Take the 2-minute tour ×
Super User is a question and answer site for computer enthusiasts and power users. It's 100% free, no registration required.

How do I disable the Windows + U hotkey in Windows XP? Alternatively, how do I stop the utility manager from being active? The two are related. The utilty manager is currently providing a potential security hole and I need to remove it[1]. The system I'm developing uses a custom Gina to log in and start a custom shell. This removes most Windows Key hotkeys but the Win + U still pops up the manager app.

Update:

Things I've tried and don't work:

  1. NoWinKeys registry setting - this only affects explorer hotkeys;
  2. Renaming utilman.exe - program reappears next login;
  3. Third party software - not really an option, these machines are audited by the clients and additional, third party software would be unlikely to be accepted.

Also, the proedure needs to be reasonably straightforward - this has to be done by field service engineers to existing machines (machines currently in Russia, Holland, France, Spain, Ireland and USA).

[1] The hole is via the internet options in the help viewer the utility app links to.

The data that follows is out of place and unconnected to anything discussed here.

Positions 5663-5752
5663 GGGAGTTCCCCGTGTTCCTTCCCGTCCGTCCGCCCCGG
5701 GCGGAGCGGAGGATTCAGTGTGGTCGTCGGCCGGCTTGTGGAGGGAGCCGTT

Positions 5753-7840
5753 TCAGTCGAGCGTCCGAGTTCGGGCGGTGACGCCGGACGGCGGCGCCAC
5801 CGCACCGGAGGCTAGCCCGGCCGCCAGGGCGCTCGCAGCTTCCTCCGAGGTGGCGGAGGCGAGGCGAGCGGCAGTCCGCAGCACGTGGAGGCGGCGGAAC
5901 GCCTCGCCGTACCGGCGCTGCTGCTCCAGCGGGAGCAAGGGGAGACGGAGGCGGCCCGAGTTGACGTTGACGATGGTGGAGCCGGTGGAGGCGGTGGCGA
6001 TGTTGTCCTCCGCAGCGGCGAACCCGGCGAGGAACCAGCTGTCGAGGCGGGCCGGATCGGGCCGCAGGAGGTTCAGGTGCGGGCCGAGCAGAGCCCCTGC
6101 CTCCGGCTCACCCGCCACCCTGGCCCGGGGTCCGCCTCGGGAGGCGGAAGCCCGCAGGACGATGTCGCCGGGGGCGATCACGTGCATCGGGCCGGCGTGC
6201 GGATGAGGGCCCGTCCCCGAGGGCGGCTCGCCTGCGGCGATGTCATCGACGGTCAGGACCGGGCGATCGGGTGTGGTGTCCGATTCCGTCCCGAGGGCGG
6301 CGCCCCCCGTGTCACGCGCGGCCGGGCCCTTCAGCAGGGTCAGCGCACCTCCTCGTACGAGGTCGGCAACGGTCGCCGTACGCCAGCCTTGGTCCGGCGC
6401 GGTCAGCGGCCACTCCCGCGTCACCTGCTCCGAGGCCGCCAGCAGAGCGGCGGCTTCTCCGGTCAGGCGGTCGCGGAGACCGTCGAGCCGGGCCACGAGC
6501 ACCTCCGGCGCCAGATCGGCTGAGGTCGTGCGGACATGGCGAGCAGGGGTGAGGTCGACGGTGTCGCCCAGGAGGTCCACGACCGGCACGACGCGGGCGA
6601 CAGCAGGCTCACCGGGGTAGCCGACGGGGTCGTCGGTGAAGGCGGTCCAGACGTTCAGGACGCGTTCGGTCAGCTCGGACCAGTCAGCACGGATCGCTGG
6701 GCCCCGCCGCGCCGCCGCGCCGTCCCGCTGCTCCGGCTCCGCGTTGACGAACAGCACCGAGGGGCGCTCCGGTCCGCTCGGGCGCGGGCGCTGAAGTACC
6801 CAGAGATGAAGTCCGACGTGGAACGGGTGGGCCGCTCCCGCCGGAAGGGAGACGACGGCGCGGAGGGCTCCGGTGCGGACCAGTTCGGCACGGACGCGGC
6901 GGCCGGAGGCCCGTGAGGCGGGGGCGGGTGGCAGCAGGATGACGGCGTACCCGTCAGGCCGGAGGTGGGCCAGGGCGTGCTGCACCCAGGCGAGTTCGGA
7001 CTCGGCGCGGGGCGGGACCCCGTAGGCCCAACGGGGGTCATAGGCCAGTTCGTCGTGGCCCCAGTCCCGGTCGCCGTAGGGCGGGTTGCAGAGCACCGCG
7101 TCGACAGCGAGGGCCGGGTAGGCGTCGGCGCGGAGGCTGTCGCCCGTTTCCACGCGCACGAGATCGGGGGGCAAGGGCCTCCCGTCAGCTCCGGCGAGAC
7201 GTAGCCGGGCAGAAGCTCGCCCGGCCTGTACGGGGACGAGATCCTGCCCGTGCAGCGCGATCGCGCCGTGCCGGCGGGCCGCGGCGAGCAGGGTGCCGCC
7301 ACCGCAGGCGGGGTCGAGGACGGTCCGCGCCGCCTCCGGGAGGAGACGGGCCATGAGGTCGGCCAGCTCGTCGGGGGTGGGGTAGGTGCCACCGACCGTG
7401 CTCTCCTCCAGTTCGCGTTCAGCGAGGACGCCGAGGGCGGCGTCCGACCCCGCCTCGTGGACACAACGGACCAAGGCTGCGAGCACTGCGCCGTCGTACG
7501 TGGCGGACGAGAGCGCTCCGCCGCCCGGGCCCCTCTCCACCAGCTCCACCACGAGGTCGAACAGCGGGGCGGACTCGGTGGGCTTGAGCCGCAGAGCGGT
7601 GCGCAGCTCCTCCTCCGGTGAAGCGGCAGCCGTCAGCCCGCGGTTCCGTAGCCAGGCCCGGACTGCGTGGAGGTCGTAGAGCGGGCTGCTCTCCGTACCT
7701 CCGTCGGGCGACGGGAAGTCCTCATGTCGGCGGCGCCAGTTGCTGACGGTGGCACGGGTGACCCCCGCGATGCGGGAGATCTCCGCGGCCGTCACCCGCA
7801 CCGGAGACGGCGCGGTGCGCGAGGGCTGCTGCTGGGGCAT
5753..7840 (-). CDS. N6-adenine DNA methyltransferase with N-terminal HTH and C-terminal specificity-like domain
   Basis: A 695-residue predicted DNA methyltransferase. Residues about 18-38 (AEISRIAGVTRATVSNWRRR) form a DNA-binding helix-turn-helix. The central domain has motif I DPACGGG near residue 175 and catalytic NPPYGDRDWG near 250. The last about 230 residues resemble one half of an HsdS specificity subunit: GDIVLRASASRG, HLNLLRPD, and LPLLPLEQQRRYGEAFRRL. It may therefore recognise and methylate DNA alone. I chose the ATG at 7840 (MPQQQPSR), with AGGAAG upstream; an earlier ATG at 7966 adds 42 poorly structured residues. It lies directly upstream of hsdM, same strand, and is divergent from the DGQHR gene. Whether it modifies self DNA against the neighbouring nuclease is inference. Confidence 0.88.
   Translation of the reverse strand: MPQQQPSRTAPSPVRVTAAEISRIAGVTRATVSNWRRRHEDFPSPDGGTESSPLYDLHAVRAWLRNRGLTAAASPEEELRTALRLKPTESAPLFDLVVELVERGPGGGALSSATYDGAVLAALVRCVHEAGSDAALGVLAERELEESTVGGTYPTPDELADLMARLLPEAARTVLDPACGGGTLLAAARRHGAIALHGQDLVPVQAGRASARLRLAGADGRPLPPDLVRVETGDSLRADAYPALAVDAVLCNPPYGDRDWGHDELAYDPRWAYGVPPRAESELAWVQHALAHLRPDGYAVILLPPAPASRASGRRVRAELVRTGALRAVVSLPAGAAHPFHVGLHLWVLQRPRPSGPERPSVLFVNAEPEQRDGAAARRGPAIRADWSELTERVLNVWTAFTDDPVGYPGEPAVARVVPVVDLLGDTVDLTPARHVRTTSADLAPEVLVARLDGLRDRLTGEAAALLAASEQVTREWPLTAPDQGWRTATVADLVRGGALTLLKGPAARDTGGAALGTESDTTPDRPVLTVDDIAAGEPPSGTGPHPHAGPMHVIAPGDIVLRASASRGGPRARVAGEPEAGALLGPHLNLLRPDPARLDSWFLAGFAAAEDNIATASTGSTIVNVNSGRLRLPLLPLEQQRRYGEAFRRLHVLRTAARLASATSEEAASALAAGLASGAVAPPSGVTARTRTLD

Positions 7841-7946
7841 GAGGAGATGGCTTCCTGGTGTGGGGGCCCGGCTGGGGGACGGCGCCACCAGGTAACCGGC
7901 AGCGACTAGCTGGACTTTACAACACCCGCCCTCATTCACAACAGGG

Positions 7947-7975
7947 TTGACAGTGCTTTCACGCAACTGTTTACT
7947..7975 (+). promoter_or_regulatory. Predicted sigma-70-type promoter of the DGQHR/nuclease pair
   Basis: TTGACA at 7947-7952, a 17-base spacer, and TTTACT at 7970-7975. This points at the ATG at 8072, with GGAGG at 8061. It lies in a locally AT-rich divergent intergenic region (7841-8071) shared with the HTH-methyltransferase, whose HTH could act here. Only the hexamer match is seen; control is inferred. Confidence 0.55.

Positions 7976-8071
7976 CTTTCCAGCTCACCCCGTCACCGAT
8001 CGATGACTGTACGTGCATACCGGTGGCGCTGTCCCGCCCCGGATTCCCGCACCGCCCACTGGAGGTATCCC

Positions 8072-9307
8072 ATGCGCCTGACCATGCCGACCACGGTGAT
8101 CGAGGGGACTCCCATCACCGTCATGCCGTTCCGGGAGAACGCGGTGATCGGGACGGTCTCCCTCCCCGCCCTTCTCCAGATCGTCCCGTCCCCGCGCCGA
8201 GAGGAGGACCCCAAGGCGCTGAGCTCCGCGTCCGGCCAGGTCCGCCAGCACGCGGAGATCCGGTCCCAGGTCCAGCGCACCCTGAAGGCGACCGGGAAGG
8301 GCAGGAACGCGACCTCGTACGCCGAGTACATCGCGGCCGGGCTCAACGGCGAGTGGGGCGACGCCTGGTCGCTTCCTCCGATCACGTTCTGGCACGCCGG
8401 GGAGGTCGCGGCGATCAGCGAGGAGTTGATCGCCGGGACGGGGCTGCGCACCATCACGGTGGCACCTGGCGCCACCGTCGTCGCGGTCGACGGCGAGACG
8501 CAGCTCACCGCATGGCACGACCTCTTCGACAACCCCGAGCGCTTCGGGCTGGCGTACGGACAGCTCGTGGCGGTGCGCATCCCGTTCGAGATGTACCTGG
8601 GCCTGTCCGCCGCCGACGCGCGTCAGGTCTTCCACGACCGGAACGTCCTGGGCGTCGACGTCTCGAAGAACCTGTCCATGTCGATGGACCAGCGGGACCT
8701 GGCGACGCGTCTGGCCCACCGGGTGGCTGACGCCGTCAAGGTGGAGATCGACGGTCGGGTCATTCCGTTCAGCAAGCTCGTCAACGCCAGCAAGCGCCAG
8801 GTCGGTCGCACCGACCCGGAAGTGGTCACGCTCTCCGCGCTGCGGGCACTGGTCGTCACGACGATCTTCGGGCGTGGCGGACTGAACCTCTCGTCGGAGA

share|improve this question
    
..i encountered this link, this one might help. windowsitpro.com/systems-management/how-can-i-disable-winu –  kryte1988 May 18 '13 at 14:31
add comment

12 Answers

up vote 5 down vote accepted

Utility Manager is located in the WINDOWS\system32 directory. The file is utilman.exe. Just renaming the file to something else will stop it from being launched when Windows + U is pressed.

share|improve this answer
1  
This is indeed the answer, but the procedure to rename the file is tricky as it can reappear if it is running when the renaming happens. It's not ideal but is the only method that works. –  Skizz Aug 24 '09 at 15:43
    
What about removing it from the dllcache as well? Or whatever that folder is with backup copies of programs –  Canadian Luke Nov 28 '11 at 17:36
    
@Skizz I can't test it, but I believe you should have more luck if you boot other OS (e.g. some kind of rescue CD/flashdirve or live CD/flashdirve) and rename the file from there. And if it proves to work well, you can also create a custom Live CD/flashdrive to simplify (or even automate) the task. –  Alois Mahdal Jan 21 '12 at 22:32
    
This doesn't work for me - the utilman is just recreated the next time I press Windows-U –  dsummersl May 15 '12 at 17:05
1